Someone To Talk To
I lived in Beirut in 2009. Every night on my way home, I would pass an old man who lived under a bridge in a small cardboard box. I often thought about how I could help this man. But I would always come up with an excuse as to why I couldn’t help that day: I didn't have money on me, I didn't have time to go for dinner, and so on. I would think about all the things that he might need.
One day, I prepared everything. I had cash with me. My house was clean and ready for a shower or a free bed. My fridge was filled with food. That night, at around 11 pm, I went over to the old man. I knocked on the side of his cardboard box. He peeked out and said hello. We greeted each other, and I finally asked if he wanted to come to my house for dinner that night.
He kindly said “no thank you” and smiled. I asked if he wanted to go for coffee or dessert. Again he smiled and said, “no, thank you”. What about a place to sleep or a warm shower? Again, a kind “no, thank you”. Finally, I took out some money and said: “Please take this and go buy what you need tomorrow”. I didn’t know what else to say, so I told the man good night and walked away slowly. As I turned my back, the old man suddenly said:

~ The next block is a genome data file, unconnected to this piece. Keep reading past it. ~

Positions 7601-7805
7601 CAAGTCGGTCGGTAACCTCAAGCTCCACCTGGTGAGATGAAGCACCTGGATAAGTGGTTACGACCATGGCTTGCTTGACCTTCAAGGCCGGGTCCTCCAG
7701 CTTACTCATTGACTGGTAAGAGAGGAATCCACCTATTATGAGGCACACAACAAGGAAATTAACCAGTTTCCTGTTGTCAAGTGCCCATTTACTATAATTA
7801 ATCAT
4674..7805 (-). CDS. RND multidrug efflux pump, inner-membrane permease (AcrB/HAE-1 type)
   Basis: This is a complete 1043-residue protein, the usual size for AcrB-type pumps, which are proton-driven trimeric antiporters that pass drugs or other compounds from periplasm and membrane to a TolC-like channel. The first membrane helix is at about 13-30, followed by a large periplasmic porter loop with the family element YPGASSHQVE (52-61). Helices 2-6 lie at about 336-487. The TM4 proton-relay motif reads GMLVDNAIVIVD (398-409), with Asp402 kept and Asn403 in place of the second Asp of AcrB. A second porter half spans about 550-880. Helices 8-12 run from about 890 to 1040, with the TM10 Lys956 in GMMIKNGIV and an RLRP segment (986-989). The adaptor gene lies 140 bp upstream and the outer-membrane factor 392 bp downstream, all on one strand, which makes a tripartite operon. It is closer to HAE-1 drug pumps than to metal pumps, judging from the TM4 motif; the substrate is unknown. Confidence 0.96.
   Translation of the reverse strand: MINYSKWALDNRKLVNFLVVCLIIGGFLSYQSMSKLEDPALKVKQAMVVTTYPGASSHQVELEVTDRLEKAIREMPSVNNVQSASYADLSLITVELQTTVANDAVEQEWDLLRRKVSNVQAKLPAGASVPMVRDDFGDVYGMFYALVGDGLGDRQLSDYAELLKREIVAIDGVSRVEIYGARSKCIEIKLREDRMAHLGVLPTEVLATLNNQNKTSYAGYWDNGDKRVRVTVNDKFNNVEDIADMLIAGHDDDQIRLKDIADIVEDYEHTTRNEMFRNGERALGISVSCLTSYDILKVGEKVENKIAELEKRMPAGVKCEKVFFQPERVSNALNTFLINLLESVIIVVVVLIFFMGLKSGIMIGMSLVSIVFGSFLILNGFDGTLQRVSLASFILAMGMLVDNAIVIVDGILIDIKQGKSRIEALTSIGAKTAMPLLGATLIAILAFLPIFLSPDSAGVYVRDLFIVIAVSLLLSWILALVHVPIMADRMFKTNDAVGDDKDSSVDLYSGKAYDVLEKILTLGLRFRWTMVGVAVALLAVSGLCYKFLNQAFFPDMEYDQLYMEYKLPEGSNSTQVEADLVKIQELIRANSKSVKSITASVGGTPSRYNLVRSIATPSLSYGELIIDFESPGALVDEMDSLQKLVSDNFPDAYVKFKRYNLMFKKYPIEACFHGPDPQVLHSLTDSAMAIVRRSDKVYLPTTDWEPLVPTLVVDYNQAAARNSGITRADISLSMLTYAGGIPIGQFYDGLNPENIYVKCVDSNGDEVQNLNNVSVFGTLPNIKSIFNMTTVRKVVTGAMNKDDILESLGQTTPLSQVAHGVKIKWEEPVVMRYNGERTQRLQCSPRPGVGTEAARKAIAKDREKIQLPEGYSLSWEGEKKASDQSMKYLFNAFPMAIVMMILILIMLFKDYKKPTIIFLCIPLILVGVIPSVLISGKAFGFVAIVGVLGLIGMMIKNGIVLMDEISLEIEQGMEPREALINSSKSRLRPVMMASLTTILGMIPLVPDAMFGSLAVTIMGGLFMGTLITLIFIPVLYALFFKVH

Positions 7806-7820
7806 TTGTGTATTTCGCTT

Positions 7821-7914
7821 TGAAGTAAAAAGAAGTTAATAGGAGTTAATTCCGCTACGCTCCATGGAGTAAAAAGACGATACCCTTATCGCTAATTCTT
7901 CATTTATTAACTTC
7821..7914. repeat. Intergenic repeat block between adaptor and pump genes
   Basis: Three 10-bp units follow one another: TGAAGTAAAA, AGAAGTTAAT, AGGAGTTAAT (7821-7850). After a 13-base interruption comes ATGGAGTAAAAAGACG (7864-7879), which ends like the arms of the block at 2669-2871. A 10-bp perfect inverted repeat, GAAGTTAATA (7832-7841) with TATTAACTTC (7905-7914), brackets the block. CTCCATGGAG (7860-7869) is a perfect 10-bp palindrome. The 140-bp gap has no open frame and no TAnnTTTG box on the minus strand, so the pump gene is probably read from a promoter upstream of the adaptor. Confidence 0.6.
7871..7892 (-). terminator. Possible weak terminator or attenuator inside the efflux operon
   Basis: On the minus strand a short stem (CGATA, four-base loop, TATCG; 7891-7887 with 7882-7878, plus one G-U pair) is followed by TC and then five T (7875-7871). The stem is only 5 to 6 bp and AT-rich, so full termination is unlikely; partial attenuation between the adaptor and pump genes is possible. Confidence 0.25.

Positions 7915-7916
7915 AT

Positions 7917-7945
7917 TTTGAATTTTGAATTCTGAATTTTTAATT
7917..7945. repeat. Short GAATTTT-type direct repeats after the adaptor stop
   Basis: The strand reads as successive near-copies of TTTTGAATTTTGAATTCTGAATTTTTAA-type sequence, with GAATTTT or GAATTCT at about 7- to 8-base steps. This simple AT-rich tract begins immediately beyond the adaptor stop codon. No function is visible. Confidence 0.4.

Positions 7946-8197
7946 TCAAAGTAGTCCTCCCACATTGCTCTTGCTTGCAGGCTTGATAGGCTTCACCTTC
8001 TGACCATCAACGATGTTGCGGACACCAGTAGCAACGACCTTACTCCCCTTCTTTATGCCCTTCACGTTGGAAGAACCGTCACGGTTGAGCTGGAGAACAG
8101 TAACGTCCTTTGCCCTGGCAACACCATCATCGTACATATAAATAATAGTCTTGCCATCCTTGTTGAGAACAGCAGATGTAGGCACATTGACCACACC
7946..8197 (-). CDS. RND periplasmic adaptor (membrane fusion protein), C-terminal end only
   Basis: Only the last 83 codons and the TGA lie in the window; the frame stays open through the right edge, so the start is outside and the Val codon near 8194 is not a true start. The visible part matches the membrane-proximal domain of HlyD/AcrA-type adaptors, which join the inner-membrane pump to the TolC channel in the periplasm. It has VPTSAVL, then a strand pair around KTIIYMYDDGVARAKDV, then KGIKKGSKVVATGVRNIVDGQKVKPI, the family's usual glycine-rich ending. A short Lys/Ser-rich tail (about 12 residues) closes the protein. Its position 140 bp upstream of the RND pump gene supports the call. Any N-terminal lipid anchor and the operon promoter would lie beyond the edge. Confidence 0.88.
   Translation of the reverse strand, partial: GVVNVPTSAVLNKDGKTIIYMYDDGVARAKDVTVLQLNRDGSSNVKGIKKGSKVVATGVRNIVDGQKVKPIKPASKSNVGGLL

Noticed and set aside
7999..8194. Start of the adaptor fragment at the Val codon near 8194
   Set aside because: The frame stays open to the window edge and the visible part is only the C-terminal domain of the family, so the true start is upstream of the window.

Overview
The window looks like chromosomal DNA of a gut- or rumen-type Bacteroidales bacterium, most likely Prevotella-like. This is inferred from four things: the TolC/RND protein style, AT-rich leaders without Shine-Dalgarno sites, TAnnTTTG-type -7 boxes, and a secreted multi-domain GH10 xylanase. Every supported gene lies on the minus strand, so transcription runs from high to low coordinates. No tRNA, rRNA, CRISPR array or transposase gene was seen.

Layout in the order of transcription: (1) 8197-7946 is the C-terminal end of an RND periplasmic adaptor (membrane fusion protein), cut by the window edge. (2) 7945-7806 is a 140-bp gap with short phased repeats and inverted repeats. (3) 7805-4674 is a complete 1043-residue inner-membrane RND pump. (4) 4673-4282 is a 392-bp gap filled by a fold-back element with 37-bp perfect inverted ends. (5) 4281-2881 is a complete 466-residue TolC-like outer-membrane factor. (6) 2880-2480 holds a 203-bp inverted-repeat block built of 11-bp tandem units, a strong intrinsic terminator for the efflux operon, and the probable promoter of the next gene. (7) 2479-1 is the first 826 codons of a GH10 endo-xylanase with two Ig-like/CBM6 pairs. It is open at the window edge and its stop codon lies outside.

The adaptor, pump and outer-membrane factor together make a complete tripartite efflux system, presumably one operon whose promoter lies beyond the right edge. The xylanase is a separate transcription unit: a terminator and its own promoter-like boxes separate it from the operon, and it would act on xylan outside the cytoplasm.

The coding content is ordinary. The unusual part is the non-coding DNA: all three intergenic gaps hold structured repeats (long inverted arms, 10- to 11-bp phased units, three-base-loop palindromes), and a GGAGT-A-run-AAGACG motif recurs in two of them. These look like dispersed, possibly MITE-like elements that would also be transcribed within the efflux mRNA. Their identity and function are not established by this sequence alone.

“I do need someone to talk to, would you please sit with me?”
What a revelation. I assumed that I knew exactly what this poor man needed from me: I had prepared it all. Yet none of those things was essential to him. He just wanted to be heard. To be listened to. At that moment I understood that not all needs are materialistic.